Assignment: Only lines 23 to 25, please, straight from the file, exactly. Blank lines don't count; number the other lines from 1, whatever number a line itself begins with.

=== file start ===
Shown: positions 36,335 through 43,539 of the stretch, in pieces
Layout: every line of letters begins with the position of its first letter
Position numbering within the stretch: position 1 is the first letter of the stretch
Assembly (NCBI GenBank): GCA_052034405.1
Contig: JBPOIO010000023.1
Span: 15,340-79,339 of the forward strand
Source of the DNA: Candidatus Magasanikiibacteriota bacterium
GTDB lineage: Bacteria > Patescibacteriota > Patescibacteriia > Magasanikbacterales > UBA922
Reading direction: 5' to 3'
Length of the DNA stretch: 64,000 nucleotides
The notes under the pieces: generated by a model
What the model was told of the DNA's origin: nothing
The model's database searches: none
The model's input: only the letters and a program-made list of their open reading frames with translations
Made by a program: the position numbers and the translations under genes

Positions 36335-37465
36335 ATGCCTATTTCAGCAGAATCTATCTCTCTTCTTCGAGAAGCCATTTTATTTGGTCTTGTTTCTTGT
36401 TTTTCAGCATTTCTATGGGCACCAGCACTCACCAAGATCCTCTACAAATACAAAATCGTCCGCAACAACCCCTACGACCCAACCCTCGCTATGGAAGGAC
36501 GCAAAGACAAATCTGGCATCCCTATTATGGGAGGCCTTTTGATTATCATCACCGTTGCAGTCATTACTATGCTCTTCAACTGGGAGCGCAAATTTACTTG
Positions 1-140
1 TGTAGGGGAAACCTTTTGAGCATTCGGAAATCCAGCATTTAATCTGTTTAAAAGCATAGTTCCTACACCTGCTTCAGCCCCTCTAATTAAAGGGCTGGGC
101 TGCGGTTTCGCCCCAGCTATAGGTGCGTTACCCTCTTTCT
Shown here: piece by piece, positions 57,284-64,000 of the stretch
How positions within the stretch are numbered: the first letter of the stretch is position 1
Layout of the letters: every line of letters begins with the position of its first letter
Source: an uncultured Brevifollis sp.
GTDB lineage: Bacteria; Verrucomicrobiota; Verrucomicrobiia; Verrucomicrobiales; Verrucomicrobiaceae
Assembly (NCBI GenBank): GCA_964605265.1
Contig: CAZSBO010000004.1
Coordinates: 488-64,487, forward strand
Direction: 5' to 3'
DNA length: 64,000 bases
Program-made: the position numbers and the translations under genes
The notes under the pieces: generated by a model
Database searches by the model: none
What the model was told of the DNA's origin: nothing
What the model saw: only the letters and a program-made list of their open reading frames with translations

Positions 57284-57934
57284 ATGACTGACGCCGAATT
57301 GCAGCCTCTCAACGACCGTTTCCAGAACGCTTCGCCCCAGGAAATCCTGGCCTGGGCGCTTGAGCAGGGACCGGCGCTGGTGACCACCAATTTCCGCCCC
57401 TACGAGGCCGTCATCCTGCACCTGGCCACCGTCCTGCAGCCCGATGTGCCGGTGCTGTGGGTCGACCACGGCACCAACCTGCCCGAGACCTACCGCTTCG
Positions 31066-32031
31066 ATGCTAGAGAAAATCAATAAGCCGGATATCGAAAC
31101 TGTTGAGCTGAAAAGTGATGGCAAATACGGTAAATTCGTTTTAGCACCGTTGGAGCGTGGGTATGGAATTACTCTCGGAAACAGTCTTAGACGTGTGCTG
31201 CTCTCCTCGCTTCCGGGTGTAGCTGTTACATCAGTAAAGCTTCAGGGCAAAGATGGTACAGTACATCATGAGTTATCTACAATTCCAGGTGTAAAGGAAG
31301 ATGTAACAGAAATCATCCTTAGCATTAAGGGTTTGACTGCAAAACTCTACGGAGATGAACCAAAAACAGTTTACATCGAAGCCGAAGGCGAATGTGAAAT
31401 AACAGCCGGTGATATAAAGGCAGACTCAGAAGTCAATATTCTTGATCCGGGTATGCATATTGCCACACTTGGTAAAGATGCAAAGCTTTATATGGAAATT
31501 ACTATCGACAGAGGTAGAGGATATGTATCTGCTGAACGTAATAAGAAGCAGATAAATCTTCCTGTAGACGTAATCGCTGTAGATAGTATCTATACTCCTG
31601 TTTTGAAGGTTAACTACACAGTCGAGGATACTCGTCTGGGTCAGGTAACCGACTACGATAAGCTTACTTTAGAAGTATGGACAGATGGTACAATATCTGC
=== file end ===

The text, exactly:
Shown here: piece by piece, positions 57,284-64,000 of the stretch
How positions within the stretch are numbered: the first letter of the stretch is position 1
Layout of the letters: every line of letters begins with the position of its first letter